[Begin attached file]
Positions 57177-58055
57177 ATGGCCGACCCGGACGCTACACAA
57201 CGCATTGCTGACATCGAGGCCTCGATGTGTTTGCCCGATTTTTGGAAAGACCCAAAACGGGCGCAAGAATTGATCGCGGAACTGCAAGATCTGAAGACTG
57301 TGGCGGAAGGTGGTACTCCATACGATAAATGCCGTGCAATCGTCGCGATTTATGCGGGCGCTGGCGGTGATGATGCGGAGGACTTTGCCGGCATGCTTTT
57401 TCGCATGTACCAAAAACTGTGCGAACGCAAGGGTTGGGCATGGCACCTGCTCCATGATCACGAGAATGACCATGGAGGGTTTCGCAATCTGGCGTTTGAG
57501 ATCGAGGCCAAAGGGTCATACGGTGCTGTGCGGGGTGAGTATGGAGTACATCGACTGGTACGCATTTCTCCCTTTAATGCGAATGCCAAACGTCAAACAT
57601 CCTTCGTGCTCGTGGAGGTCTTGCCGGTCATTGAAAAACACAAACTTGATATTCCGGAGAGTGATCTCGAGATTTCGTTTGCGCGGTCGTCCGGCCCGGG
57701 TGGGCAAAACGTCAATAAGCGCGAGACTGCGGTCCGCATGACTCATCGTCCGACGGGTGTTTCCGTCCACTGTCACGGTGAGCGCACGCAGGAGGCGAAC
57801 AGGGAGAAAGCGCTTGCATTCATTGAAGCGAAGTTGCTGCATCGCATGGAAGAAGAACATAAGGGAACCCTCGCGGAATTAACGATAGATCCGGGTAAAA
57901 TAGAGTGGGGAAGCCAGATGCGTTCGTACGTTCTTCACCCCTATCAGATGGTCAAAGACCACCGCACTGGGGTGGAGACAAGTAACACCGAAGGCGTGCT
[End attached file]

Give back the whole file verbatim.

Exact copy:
Positions 57177-58055
57177 ATGGCCGACCCGGACGCTACACAA
57201 CGCATTGCTGACATCGAGGCCTCGATGTGTTTGCCCGATTTTTGGAAAGACCCAAAACGGGCGCAAGAATTGATCGCGGAACTGCAAGATCTGAAGACTG
57301 TGGCGGAAGGTGGTACTCCATACGATAAATGCCGTGCAATCGTCGCGATTTATGCGGGCGCTGGCGGTGATGATGCGGAGGACTTTGCCGGCATGCTTTT
57401 TCGCATGTACCAAAAACTGTGCGAACGCAAGGGTTGGGCATGGCACCTGCTCCATGATCACGAGAATGACCATGGAGGGTTTCGCAATCTGGCGTTTGAG
57501 ATCGAGGCCAAAGGGTCATACGGTGCTGTGCGGGGTGAGTATGGAGTACATCGACTGGTACGCATTTCTCCCTTTAATGCGAATGCCAAACGTCAAACAT
57601 CCTTCGTGCTCGTGGAGGTCTTGCCGGTCATTGAAAAACACAAACTTGATATTCCGGAGAGTGATCTCGAGATTTCGTTTGCGCGGTCGTCCGGCCCGGG
57701 TGGGCAAAACGTCAATAAGCGCGAGACTGCGGTCCGCATGACTCATCGTCCGACGGGTGTTTCCGTCCACTGTCACGGTGAGCGCACGCAGGAGGCGAAC
57801 AGGGAGAAAGCGCTTGCATTCATTGAAGCGAAGTTGCTGCATCGCATGGAAGAAGAACATAAGGGAACCCTCGCGGAATTAACGATAGATCCGGGTAAAA
57901 TAGAGTGGGGAAGCCAGATGCGTTCGTACGTTCTTCACCCCTATCAGATGGTCAAAGACCACCGCACTGGGGTGGAGACAAGTAACACCGAAGGCGTGCT